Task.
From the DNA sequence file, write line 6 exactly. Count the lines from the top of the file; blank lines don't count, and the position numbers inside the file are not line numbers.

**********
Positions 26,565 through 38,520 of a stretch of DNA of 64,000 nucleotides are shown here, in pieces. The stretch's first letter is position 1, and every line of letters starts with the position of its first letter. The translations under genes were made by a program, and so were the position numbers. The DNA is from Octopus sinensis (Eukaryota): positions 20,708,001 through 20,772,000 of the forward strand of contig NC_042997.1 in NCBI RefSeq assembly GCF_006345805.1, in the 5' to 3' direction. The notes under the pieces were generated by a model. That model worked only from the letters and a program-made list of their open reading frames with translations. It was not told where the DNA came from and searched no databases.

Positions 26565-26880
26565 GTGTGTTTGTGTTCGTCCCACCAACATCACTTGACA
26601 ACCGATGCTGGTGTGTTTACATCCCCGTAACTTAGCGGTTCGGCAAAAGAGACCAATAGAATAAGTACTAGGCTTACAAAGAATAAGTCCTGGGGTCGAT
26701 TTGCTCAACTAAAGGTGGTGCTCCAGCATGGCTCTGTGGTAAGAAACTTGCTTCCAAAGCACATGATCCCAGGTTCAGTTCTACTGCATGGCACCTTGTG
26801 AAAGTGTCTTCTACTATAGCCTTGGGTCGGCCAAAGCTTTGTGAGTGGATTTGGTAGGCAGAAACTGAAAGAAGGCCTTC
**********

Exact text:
26801 AAAGTGTCTTCTACTATAGCCTTGGGTCGGCCAAAGCTTTGTGAGTGGATTTGGTAGGCAGAAACTGAAAGAAGGCCTTC